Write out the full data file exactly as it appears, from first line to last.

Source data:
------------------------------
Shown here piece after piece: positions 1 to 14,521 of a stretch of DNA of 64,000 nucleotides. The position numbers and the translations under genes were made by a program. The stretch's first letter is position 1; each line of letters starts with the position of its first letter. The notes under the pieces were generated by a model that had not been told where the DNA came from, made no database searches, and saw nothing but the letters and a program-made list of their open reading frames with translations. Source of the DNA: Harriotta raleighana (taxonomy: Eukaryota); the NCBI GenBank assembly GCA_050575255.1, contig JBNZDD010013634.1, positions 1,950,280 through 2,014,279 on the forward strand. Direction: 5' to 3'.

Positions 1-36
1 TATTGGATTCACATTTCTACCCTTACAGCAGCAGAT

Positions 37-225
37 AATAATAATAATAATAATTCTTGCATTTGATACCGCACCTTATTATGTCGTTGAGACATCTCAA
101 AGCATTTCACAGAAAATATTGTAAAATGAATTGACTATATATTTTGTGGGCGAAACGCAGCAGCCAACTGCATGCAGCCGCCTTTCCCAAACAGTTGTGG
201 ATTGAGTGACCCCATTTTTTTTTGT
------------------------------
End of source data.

Shown here piece after piece: positions 1 to 14,521 of a stretch of DNA of 64,000 nucleotides. The position numbers and the translations under genes were made by a program. The stretch's first letter is position 1; each line of letters starts with the position of its first letter. The notes under the pieces were generated by a model that had not been told where the DNA came from, made no database searches, and saw nothing but the letters and a program-made list of their open reading frames with translations. Source of the DNA: Harriotta raleighana (taxonomy: Eukaryota); the NCBI GenBank assembly GCA_050575255.1, contig JBNZDD010013634.1, positions 1,950,280 through 2,014,279 on the forward strand. Direction: 5' to 3'.

Positions 1-36
1 TATTGGATTCACATTTCTACCCTTACAGCAGCAGAT

Positions 37-225
37 AATAATAATAATAATAATTCTTGCATTTGATACCGCACCTTATTATGTCGTTGAGACATCTCAA
101 AGCATTTCACAGAAAATATTGTAAAATGAATTGACTATATATTTTGTGGGCGAAACGCAGCAGCCAACTGCATGCAGCCGCCTTTCCCAAACAGTTGTGG
201 ATTGAGTGACCCCATTTTTTTTTGT